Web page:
The display of prices for products and services is a long-standing debate. Should you show them? Should you hide them? What colour should prices be displayed in? How big and what kind of type should you use? Gosh – there are so many questions for just one element of online marketing.
Research shows mixed results. People respond to pricing displays in different ways depending upon their own motivation, the trust they have in the business, their loyalty to the company and a host of other reasons.
However, one consistent finding is that shoppers tend to trade functionality for convenience when buying something. If they want something now, rather than wait to find the right item. they tend to accept lower functionality. For instance, if you needed a new mobile phone now, you’d buy what you could get – even if it didn’t have everything on it you really wanted – and not wait a week to get the “right one”. Similarly, if you find yourself stranded in a town and you need a hotel, you opt for the most convenient even if you’d really prefer to roam around until you found one with that spa and swimming pool your really wanted. In many instances convenience trumps requirements.
Interestingly, though, price appears to come into play in our decision-making in terms of convenience or functionality. And new research suggests that we behave in the opposite way to what many marketers think.
For the “buy it now” kind of shopper marketers seem to think we are influenced by price. Hence for many “low-end”, “get it now” kind of online stores you see the prices blazoned across the sales page. It is supposedly emphasising the value of the item. We are meant to think, “goodness me, that’s cheap, I must get it now”.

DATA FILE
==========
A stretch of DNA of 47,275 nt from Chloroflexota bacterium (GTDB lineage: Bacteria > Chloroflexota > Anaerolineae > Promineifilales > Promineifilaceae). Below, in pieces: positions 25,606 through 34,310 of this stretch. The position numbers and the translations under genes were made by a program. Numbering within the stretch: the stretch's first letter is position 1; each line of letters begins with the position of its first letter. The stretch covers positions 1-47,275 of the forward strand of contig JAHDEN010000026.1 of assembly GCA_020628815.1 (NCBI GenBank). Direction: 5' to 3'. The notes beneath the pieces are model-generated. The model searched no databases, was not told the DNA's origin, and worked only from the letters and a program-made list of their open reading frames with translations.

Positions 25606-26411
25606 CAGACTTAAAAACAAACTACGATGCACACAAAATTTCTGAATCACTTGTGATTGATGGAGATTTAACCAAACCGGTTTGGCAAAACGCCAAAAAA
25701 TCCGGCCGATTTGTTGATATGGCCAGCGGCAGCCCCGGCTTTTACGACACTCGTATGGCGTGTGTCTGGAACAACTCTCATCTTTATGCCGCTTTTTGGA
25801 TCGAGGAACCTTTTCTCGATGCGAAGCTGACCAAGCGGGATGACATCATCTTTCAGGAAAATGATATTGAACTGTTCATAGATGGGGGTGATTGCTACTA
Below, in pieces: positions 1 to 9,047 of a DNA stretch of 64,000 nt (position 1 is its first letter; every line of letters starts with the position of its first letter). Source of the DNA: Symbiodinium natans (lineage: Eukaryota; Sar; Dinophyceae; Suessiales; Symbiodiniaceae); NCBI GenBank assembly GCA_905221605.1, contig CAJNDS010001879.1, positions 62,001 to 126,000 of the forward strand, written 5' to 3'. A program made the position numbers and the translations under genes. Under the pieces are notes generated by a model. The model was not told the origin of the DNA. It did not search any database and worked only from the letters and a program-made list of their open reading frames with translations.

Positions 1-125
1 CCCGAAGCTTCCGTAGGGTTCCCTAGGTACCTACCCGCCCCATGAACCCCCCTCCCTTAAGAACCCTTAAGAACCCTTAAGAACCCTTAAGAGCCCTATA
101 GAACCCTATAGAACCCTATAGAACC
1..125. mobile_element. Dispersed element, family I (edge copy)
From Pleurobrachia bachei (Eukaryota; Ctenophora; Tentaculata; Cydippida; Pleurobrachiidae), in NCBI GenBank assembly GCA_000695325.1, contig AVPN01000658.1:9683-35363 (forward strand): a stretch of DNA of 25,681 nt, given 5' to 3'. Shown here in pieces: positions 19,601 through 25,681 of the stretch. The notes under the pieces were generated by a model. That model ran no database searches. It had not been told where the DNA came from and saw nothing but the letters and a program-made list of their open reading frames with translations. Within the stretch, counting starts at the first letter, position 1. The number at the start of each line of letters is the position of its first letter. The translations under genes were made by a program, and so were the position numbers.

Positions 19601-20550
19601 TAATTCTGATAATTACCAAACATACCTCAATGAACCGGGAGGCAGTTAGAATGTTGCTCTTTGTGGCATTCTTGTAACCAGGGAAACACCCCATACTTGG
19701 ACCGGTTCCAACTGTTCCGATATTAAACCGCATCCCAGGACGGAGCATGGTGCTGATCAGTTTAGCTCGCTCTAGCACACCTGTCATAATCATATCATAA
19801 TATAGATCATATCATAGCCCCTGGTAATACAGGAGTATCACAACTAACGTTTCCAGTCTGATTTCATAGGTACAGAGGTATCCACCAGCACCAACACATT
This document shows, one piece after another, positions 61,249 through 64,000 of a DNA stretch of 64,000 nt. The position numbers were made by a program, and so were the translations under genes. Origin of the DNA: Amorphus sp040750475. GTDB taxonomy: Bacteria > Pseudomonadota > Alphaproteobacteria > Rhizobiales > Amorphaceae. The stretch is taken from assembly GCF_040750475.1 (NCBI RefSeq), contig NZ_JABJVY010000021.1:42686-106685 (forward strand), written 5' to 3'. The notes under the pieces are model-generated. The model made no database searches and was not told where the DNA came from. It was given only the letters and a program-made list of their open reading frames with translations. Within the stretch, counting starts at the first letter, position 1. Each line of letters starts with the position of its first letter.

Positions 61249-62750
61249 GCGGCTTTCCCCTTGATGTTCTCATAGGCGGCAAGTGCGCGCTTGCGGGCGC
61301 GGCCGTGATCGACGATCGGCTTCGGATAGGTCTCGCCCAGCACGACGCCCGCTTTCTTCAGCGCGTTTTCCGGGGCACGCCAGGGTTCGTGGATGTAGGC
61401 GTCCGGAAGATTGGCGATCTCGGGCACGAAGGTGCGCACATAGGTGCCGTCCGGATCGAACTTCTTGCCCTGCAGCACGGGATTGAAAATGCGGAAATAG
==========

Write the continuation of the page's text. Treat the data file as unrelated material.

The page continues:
However, this research suggests we think in the opposite way. When those higher function items on sale have their prices displayed and we are constantly reminded of the price we tend to be more ready to wait to buy them. In other words, price displays seem to favour longer-term buying decisions, rather than the short-term “buy it now” culture.
The study also found that even if prices were not displayed, but that people were merely reminded of money by counting dollar bills before visiting the website, the long-term, higher functionality items were preferable.
This suggests that if your products or services are the ones that need more consideration that are more aspirational and are not the kind of thing that people need “right now” then you will do better if you DO display prices. Whereas if you are selling items to appeal to the “I need it now” consumer, then the price display doesn’t make much difference, indeed you might make more sales without it.
In essence, this study shows that if you display prices you encourage shoppers to desire functionality over convenience, working in your favour and against their usual instincts.